9. Then is it essential that the paper should announce in terms that it is printed by the person named? What is required by the Section is that the name of the printer should be printed on it legibly. If without more, it had given the name of the printer and publisher and the place of publication, clearly that would have been sufficient if only the names appeared on the page in such a manner as to convey the required information. Here, the announcement is that the printing is done for a certain company at their own press. This is not the clearest way of expressing what is required, and it is suggested that the printing might, in fact, be done by a third person. But this is putting a very strict construction on the words. Unless we can say that the words do not convey to an ordinary reader the information required by the Act, the conviction cannot be supported. There is no reason to doubt that the accused intended to convey that information, and I cannot say their intention has not been carried into effect in a manner sufficient to satisfy the statute. I would set aside the conviction and direct the fine, if paid, to be refunded.
10. This case having been laid before Muttusami Ayyar, J., with reference to the provisions of Sections 429* and 439 of the Code of Criminal Procedure, his Lordship, upon perusing the petition and the records of the case and upon hearing the arguments of Mr. J.G. Smith, counsel for the petitioners, and of the Acting Public Prosecutor in support of the conviction, delivered the following Judgment:
Muttusami Ayyar, J.
11. This case comes on before me under Sections 429 and 439 of the Code of Criminal Procedure. The question on which the learned Judges, who first heard the case, differed is, whether the accused complied with the provisions of Section 3 of Act XXV of 1867. That Section provides that 'Every book or paper printed within British India shall have printed legibly on it the name of the printer and the place of printing and (if the book or paper be published) of tie publisher, and the place of publication.' The words with which the accused published the newspaper called Kerala Nandini are 'Printed and published at Cochin for the Malabar Economic Company at the said Company's Goshree Vilasam Press.' They only mention the place of publication and of the press in which the paper was printed and state that it was on account or for the benefit of an unregistered association called Economic Society. But they do not name the printer as required by the Act and to this extent there is a departure from its provisions. The intention was to inform the public who the responsible printer was and to convey that information on the face of the paper, and I cannot say that words which contain no such information amount to a sufficient compliance with the requirements of Section 3. It is urged that the object was to provide to the public facilities towards the discovery of the responsible printer, and that any person might easily discover who the printer was on reference to the Economic Society. The intention was not simply to provide some facility or other, but to provide a specific facility on the face of the paper. It is possible that a person may not be able without considerable inconvenience to discover who the members of the Economic Society are, and that some member may refuse to give or evade giving information regarding the responsible printer.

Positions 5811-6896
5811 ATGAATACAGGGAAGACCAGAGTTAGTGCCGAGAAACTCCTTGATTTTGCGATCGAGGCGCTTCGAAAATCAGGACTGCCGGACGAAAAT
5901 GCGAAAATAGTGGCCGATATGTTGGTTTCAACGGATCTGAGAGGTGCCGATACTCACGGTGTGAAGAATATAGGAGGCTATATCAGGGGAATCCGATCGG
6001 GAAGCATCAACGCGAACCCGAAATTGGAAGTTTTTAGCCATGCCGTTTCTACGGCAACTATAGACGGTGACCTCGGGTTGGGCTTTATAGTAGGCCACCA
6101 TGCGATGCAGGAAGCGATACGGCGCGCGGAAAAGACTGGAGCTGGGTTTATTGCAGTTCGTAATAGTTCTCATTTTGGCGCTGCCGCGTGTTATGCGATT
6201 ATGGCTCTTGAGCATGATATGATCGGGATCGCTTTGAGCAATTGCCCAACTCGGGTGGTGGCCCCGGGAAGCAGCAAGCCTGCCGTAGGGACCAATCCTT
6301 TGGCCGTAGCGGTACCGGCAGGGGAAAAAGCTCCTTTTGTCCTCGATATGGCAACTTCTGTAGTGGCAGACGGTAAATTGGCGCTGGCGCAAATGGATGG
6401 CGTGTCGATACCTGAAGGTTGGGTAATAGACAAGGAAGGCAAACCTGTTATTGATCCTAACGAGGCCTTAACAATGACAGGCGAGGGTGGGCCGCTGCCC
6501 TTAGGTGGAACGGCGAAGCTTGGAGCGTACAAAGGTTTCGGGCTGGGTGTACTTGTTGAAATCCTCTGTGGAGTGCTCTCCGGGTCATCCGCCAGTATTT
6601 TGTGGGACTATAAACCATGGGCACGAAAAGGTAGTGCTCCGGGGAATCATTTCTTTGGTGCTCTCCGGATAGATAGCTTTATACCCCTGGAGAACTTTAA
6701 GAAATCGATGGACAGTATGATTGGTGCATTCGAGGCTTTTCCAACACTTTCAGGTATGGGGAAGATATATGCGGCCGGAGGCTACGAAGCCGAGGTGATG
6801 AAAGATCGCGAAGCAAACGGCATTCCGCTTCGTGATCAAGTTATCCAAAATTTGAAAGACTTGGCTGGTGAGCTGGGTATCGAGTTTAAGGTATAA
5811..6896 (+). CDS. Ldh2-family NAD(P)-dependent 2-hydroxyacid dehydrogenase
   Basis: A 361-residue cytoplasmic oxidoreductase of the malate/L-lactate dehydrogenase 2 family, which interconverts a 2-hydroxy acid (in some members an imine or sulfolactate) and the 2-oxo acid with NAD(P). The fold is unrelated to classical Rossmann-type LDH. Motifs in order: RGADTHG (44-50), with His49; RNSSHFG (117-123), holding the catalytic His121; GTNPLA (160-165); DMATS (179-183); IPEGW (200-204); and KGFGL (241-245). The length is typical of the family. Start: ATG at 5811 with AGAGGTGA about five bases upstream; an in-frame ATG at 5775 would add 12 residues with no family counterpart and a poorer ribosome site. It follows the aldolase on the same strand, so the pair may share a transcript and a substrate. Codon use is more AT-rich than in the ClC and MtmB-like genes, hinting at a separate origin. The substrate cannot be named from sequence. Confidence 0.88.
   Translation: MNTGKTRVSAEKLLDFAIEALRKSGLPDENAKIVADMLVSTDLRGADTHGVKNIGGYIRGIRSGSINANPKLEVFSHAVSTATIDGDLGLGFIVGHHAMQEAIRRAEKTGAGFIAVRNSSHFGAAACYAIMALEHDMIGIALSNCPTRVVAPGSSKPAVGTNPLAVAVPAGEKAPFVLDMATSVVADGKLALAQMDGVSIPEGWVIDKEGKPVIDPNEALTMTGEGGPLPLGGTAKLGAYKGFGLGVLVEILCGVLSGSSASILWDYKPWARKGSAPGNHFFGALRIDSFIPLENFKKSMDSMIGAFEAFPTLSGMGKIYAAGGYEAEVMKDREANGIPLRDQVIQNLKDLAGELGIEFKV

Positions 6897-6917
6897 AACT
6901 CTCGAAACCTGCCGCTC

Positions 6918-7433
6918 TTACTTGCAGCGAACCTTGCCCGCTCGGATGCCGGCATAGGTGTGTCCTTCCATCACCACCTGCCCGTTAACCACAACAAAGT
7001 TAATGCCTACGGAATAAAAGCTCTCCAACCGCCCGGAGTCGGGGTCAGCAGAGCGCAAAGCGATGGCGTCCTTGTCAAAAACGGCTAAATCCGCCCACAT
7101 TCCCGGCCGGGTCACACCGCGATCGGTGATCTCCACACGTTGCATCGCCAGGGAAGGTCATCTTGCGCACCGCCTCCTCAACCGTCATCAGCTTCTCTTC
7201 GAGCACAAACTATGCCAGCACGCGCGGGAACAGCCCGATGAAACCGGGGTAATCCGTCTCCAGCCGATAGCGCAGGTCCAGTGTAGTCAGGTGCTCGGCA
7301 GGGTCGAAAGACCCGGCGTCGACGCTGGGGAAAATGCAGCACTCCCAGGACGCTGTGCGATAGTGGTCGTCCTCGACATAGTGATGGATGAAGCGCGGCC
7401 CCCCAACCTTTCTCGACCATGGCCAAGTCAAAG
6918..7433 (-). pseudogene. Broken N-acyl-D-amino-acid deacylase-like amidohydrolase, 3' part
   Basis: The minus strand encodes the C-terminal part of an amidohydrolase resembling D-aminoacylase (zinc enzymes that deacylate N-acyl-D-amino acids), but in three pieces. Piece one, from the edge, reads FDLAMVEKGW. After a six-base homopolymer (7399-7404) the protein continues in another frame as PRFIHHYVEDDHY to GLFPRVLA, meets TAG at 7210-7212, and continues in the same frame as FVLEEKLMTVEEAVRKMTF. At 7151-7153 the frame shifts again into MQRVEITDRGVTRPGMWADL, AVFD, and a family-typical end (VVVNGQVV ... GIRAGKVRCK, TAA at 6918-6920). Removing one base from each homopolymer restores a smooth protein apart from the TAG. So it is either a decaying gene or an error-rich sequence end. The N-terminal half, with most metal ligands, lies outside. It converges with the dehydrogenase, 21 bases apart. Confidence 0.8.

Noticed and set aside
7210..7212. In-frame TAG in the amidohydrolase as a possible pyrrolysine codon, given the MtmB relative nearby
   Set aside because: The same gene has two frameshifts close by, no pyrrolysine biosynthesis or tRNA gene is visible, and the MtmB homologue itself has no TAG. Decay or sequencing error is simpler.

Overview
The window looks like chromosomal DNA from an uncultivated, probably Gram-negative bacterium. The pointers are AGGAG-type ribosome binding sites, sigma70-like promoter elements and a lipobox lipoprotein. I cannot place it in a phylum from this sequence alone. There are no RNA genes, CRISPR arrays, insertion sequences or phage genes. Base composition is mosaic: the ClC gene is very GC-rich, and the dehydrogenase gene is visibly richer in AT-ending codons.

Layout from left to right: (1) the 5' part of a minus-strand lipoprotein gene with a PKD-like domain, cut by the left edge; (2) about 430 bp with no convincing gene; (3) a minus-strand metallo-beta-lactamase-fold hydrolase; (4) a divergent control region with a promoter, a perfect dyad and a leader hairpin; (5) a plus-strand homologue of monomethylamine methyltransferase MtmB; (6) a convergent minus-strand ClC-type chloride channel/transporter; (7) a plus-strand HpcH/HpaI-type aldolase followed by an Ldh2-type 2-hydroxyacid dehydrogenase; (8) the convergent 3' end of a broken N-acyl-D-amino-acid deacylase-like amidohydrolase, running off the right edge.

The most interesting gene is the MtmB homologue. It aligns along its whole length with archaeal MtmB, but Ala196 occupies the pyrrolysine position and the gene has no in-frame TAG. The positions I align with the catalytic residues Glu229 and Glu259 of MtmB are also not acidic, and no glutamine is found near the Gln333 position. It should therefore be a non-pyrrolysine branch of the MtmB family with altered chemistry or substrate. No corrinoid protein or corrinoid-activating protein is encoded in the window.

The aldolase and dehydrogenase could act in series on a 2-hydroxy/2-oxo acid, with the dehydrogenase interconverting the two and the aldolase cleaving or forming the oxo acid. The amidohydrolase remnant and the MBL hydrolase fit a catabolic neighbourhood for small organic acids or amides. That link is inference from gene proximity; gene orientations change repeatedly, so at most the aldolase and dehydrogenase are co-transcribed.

12. We are not at liberty, I think, to speculate as to the object of the Legislature and to substitute a mode of discovering the responsible printer for that prescribed by the Legislature as most conducive to public convenience and protection.
13. I agree, therefore, with the learned Chief Justice that we must decline to interfere with the conviction and the sentence. Ordered accordingly.